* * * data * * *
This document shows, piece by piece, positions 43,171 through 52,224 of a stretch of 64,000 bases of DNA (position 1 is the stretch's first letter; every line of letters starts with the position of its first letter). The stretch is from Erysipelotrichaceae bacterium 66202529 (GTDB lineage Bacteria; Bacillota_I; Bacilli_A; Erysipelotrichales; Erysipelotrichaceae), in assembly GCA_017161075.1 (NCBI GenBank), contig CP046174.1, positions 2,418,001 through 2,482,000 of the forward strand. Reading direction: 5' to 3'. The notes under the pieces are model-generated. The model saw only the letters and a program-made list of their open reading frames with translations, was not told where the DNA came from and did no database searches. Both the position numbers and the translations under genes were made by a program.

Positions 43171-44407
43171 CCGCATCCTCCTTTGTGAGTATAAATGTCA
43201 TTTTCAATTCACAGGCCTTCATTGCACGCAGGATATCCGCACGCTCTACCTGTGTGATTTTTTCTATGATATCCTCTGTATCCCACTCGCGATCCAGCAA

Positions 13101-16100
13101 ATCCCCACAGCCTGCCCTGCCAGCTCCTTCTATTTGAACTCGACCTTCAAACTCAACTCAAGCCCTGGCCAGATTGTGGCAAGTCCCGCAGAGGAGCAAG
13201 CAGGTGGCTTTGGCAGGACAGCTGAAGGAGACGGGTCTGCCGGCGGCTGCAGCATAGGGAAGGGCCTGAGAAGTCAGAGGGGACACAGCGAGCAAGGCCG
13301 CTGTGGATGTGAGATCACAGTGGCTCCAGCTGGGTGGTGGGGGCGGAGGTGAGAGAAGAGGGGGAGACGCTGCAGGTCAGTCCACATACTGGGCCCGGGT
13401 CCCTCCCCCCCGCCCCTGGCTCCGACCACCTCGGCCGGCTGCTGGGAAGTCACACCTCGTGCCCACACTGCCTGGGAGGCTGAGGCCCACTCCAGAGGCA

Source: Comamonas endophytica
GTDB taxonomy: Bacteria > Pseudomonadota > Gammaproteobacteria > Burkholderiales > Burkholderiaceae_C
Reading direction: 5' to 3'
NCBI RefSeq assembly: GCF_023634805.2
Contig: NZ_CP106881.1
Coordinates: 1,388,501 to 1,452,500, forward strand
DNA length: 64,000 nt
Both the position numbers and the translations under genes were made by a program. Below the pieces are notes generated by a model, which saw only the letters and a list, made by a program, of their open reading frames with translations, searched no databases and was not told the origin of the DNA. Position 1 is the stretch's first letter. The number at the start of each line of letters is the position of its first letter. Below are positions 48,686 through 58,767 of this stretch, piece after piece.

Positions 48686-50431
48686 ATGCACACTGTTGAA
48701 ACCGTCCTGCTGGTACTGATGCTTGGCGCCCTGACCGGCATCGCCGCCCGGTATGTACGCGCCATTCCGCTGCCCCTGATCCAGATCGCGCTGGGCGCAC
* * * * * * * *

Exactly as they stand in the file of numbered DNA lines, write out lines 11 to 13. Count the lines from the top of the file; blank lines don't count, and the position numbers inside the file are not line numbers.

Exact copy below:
GTDB taxonomy: Bacteria > Pseudomonadota > Gammaproteobacteria > Burkholderiales > Burkholderiaceae_C
Reading direction: 5' to 3'
NCBI RefSeq assembly: GCF_023634805.2